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Printed Electronics World
Posted on August 4, 2008 by  & 

Silicon chip chemicals become a bridge to printing

Before the 1990s, silicon chip technology employed only six elements according to IBM. Two more were then added to the chemist's palette but, after 2005, improvements became progressively tougher to achieve, so 42 other elements were employed and today we see a huge variety of compounds, alloys, solvents and dopants brought to bear. This is shown below.
Elements employed in the silicon chip business where blue refers to before the 1990s, green for since the 1990s and red for beyond 2005.
Source: IBM
The much wider choice of chemistry attracted other fine chemical companies to enter the field. For example, SAFC in the $2 billion Sigma-Aldrich™ Group (NASDAQ: SIAL) is one of the world's 10 largest fine chemicals businesses. It created a subsidiary SAFC Hitech™ and bought Intel Capital's investment Epichem in the UK for $60 million to get into mainstream chemicals for the silicon chip industry. It majors on Metalorganic Chemical Vapor Deposition (MOCVD) and Atomic Layer Deposition (ALD) processes on silicon semiconductor substrates. That involves materials for high-k dielectrics in logic and memory devices, additional functional memory architectures, electrodes in DRAM or gate stacks, barrier layers, wiring, and low-k dielectrics eg for crossovers.
In April 2008, it opened a $6 million clean room in the USA to assist in its supply of materials to the silicon and compound semiconductor industries, such as those making conventional GaAs devices.
Today that includes high permittivity transistor dielectrics involving oxides and binary oxides such as aluminum oxides, hafnium oxides, hafnium silicates and zirconium oxides and complex rare earth oxides in its production processes. Recently, hafnium zirconium based layers were targeted as well. They offer greater flexibility because they can be doped with other materials like silicon, nitrogen, aluminum, lanthanum and yttrium to meet individual customer requirements in creating a layer that functions well for a particular device design. Beyond that, the research and development of, for example, lanthanide and strontium chemistries, binary metals and complex metal oxides or iterations of oxides is in the frame.
SAFC Hitech™ has now reached $500 million gorging on the boom in silicon chips and conventional compound devices. However, others such as Toppan Printing have been using a similar choice of elements and compounds to create high permittivity dielectrics and semiconductors in printed transistors and the key elements of many types of printed and partly printed display, sensor, laser and photovoltaics to take just a few examples.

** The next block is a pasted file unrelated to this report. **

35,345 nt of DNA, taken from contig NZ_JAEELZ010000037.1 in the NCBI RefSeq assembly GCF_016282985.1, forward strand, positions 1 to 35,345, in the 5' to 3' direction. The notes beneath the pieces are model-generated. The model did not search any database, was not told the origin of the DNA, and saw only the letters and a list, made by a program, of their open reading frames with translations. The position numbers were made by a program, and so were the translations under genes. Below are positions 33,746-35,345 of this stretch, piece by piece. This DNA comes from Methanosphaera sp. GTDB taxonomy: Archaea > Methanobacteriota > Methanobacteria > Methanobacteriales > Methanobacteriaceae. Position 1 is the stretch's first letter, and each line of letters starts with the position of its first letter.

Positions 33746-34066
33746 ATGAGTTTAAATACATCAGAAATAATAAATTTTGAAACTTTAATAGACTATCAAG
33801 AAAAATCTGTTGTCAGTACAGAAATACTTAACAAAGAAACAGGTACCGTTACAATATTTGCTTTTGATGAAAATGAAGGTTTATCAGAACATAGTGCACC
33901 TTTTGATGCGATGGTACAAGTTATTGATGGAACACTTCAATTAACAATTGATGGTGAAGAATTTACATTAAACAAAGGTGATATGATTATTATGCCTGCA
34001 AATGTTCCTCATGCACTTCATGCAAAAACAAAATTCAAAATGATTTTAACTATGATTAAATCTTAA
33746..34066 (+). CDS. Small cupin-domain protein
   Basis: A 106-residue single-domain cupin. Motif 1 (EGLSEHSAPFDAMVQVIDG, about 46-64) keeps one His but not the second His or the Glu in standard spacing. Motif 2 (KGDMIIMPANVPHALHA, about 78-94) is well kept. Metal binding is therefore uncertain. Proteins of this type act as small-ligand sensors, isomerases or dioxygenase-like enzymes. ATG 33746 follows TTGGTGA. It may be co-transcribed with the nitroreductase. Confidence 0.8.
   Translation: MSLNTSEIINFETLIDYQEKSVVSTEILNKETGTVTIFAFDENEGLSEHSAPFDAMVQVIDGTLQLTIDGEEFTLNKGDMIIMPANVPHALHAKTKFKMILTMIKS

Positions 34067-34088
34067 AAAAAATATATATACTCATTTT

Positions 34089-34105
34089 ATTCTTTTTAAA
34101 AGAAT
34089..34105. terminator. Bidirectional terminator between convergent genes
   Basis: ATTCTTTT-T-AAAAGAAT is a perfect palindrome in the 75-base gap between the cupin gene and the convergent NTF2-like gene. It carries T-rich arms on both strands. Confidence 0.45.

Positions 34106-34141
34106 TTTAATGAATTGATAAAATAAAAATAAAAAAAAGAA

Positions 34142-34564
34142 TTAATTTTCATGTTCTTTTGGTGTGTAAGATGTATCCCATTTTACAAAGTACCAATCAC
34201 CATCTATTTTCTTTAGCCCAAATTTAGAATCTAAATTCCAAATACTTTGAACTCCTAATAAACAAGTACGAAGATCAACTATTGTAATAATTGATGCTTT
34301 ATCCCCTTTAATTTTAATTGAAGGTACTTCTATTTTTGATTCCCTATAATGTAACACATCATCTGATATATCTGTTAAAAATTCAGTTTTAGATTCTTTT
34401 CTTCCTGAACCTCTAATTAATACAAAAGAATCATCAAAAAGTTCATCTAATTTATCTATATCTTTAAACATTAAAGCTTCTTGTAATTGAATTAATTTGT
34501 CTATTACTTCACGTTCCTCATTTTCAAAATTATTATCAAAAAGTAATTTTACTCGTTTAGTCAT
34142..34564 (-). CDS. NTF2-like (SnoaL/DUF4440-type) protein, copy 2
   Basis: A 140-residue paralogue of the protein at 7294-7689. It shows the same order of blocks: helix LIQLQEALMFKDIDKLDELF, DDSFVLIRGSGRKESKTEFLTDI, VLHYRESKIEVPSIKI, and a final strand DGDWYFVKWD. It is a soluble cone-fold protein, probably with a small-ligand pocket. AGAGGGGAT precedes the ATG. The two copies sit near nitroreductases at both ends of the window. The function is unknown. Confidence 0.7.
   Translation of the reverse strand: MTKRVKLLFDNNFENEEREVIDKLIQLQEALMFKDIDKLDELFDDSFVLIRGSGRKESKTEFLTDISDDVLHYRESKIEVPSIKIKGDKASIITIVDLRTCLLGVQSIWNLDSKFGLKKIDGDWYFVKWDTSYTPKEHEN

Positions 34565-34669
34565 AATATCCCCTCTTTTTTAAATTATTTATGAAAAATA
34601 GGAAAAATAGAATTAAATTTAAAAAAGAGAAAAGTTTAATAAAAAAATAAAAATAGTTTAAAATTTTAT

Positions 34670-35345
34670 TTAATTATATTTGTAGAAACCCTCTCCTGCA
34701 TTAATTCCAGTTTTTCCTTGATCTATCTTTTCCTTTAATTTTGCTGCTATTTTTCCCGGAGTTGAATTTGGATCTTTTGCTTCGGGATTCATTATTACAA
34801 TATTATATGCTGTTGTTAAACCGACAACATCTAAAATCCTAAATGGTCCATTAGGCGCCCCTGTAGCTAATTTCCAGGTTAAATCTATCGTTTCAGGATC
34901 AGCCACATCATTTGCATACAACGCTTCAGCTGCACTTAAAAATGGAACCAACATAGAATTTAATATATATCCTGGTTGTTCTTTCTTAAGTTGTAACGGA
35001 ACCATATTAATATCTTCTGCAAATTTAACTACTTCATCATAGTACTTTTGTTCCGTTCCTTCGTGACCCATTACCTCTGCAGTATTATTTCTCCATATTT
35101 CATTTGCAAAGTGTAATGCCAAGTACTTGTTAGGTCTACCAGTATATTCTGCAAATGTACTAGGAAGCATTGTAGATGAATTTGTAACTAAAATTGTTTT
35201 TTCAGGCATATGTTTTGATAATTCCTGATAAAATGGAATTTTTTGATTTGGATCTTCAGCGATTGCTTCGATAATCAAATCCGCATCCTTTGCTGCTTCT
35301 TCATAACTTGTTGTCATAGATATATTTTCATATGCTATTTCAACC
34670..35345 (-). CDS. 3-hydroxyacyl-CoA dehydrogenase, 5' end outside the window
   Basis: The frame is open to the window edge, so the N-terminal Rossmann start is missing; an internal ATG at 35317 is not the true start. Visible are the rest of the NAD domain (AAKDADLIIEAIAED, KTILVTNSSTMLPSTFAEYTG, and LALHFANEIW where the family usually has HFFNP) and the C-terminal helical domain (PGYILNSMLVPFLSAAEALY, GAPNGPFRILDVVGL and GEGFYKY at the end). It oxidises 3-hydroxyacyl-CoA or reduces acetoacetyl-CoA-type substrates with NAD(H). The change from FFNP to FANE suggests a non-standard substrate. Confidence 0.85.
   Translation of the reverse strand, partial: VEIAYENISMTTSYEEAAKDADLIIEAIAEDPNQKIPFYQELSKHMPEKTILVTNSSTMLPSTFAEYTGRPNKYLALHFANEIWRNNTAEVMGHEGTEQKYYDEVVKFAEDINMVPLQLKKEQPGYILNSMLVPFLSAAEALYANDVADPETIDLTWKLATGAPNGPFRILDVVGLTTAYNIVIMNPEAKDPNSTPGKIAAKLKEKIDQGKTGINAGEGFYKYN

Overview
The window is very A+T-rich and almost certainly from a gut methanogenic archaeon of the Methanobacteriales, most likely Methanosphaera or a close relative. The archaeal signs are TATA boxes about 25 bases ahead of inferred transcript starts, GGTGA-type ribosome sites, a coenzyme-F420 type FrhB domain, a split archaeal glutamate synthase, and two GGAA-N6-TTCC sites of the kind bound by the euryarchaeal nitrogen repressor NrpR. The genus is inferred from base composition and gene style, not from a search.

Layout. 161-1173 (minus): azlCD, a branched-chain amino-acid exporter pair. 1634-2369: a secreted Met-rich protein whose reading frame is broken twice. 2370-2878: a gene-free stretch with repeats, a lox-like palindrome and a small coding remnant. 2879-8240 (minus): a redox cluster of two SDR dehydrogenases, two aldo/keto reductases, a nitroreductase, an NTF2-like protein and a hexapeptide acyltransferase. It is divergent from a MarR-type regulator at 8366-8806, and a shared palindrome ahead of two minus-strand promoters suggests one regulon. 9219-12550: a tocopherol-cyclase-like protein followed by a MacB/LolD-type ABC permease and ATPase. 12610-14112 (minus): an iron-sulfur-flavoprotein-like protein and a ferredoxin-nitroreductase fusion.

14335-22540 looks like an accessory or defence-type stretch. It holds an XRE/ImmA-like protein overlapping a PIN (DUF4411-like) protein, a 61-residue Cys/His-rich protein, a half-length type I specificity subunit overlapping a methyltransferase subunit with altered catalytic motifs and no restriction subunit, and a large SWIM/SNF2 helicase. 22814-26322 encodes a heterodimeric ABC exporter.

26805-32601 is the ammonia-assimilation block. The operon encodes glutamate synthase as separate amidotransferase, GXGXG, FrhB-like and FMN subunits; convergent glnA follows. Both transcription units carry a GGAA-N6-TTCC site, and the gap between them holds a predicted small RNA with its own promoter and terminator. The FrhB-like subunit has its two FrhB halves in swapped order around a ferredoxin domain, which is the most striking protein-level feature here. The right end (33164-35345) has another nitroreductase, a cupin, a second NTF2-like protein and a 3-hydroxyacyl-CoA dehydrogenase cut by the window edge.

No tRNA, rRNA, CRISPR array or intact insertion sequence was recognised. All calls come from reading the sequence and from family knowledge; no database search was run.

Fine chemical suppliers supporting this next wave include Cabot, Kodak, DuPont and Henkel. Should they wish, fine chemical companies such as SAFC Hitech can also add this more future proof activity or they may be like the wealthy leaders in bottle valves who left it too late to enter the field of transistors. In about five years, such decisions will become critical for those making fine chemicals and associated processes for the electronics industry, not because sales of silicon chips and conventional compound devices will necessarily start to drop but because profits of those involved may be headed south as this conventional business becomes more commoditised and continues its move to East Asia.
To do a comparison with IBM's figures, we cannot ask what materials are marketed in printed transistors because none have been sold. So what has been the evolution of elements employed in printed electronics in general? Before the 1990s we had Cu, Zn and S in screen printed ac electroluminescent displays, Al, Ti and O for insulators and protective layers, Ag for conductors, Ni and C for resistors and In and Sn for transparent electrodes, for example.
Since the 1990s we have added H for polyanilene antistatic coatings and RF shielding and polythiophene conductors, to take a few. Since 2005 we have added Ru, Ga and Se in printed photovoltaics and N in dielectrics and Ca, B, Mn etc in truly printed OLEDs for example. However, in the laboratory are a vast array of printed electronic processes and materials including, just for transistors, printed elements, alloys and compounds involving Si, In, Ga, Se, Ti, Ru, H, O, N, Cd, Se, Pb, La, Zr, Hf , Ba, Ga, As, many of the seventeen rare earth metals in new printed displays and so on, only a few of which have been used before in other printed materials.
Accordingly, from the point of view of the supplier of fine chemicals into the electronics industry, printed electronics is starting to use in volume the breadth of elements and formulations that are appearing in the silicon chip and conventional display industry. There should be nothing surprising in this because the physics and physical chemistry dictate certain structures and formulations for certain electrical properties. However, the chemicals and inks required are very different in most other respects such as morphology and rheology and composites, nano technology and organic compounds are much more in evidence, so fine chemicals companies need to get involved in printed electronics at an early stage. They cannot just jump in at the last minute because they are expert in certain elements and compounds. They cannot assume that printed electronics is largely a distant dream. For example, with over 360 organisations developing printed transistors, it would be unwise to presume that none of them will be selling any in 2009. Silicon chip materials are a bridge to printed electronics but you do need to cross that bridge.

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Posted on: August 4, 2008

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